Fused-filament machines are hitting their stride and resin-based printers are about to become mainstream. Meanwhile, the next generation of at-home 3D printers will use lasers, heat, or liquid to bind powders into solid materials. This process is self-supporting — advantageous because no extra breakaway branches are needed to hold up dangling parts of your print. It can also work on a variety of materials — we’ll see plastics and minerals at first, but metal-printing machines won’t be far behind. Here are a few to keep your eye on.
Begun as a master’s thesis, Danish company Blueprinter uses a process similar to selective laser sintering (SLS), but melts the powder with a thermal printhead (selective heat sintering) instead of a laser. Priced around $25,000, the company has sold limited quantities in Europe since 2012, but is currently expanding.
The Italian printer maker is expanding beyond its popular FFF machines and Arduino partnership into SLS powder printers with the SnowWhite (working name). Targeting an early 2015 launch, this printer is also expected to cost about $25,000.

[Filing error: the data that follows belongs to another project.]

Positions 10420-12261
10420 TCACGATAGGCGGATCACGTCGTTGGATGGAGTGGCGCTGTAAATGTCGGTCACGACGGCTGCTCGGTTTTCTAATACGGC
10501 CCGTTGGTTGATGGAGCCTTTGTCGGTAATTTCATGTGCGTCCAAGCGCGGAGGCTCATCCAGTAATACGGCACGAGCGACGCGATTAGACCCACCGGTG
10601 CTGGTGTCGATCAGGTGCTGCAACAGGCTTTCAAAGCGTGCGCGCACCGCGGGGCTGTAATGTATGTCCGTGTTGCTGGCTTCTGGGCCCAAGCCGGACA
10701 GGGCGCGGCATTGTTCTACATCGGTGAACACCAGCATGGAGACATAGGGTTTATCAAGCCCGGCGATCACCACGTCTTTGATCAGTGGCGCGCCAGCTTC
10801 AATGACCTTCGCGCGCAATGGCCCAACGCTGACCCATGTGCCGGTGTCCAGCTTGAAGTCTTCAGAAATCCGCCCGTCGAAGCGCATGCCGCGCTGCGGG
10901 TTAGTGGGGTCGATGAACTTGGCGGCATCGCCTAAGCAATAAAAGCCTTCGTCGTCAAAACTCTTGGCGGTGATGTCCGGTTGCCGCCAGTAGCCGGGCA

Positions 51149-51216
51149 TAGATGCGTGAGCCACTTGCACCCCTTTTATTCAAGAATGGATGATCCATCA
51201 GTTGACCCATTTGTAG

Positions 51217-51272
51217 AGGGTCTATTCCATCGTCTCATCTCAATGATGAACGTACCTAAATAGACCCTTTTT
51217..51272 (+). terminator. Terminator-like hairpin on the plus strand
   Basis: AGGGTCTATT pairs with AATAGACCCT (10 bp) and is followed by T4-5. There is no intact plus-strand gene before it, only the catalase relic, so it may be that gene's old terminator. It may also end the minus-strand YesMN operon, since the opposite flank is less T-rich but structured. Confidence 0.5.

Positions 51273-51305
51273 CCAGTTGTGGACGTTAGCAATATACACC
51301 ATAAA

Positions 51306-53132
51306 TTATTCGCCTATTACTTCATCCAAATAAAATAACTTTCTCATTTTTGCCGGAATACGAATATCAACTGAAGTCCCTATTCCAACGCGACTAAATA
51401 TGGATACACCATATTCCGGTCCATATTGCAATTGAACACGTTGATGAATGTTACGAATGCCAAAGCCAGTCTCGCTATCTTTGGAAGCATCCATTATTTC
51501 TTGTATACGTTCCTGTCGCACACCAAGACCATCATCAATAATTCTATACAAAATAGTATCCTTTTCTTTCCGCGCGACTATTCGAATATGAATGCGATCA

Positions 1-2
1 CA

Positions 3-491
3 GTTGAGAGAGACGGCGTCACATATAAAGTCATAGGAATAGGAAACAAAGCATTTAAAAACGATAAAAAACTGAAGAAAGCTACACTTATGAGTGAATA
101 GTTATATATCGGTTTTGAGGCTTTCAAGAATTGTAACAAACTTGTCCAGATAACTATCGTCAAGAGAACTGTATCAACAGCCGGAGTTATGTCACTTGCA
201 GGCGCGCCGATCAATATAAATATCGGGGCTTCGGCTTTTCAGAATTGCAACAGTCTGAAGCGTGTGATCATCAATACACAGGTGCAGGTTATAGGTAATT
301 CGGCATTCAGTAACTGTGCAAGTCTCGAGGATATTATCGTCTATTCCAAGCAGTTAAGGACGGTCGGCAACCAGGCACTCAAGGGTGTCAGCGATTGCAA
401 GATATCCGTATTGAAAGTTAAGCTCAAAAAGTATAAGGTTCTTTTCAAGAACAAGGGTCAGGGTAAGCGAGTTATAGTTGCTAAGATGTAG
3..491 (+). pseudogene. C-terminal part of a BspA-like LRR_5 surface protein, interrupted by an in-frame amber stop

Switzerland-based Sintratec’s SLS printer is still in development, but they’re aiming for an unheard of price of $5,277. We won’t know the outcome of their Indiegogo campaign by press time, but using diode-based lasers instead of expensive CO2 lasers will help keep costs down.
Yvo de Haas
Made from off-the-shelf 3D and inkjet printer parts, Haas’ Creative Commons-licensed machine uses gypsum powder and a liquid binding agent for prints. The results are delicate and require some postprocessing. Haas puts the cost to build one at under $1,200; a work-in-progress manual is on his website.
With rapidly growing support before full details have been released, Autodesk’s Spark software looks to quickly become the go-to for 3D printing. It aims to provide repair capabilities, slicing, toolpath generation, and printing to local systems or printing services in one streamlined workflow from your desktop or the web.
Featuring an open API and compatibility with a variety of materials, Autodesk has already announced partnerships with Dremel (see page 56) and Local Motors (page 72) to use Spark, and their first foray into hardware, a resin printer called Ember, will help them showcase what the software can really do.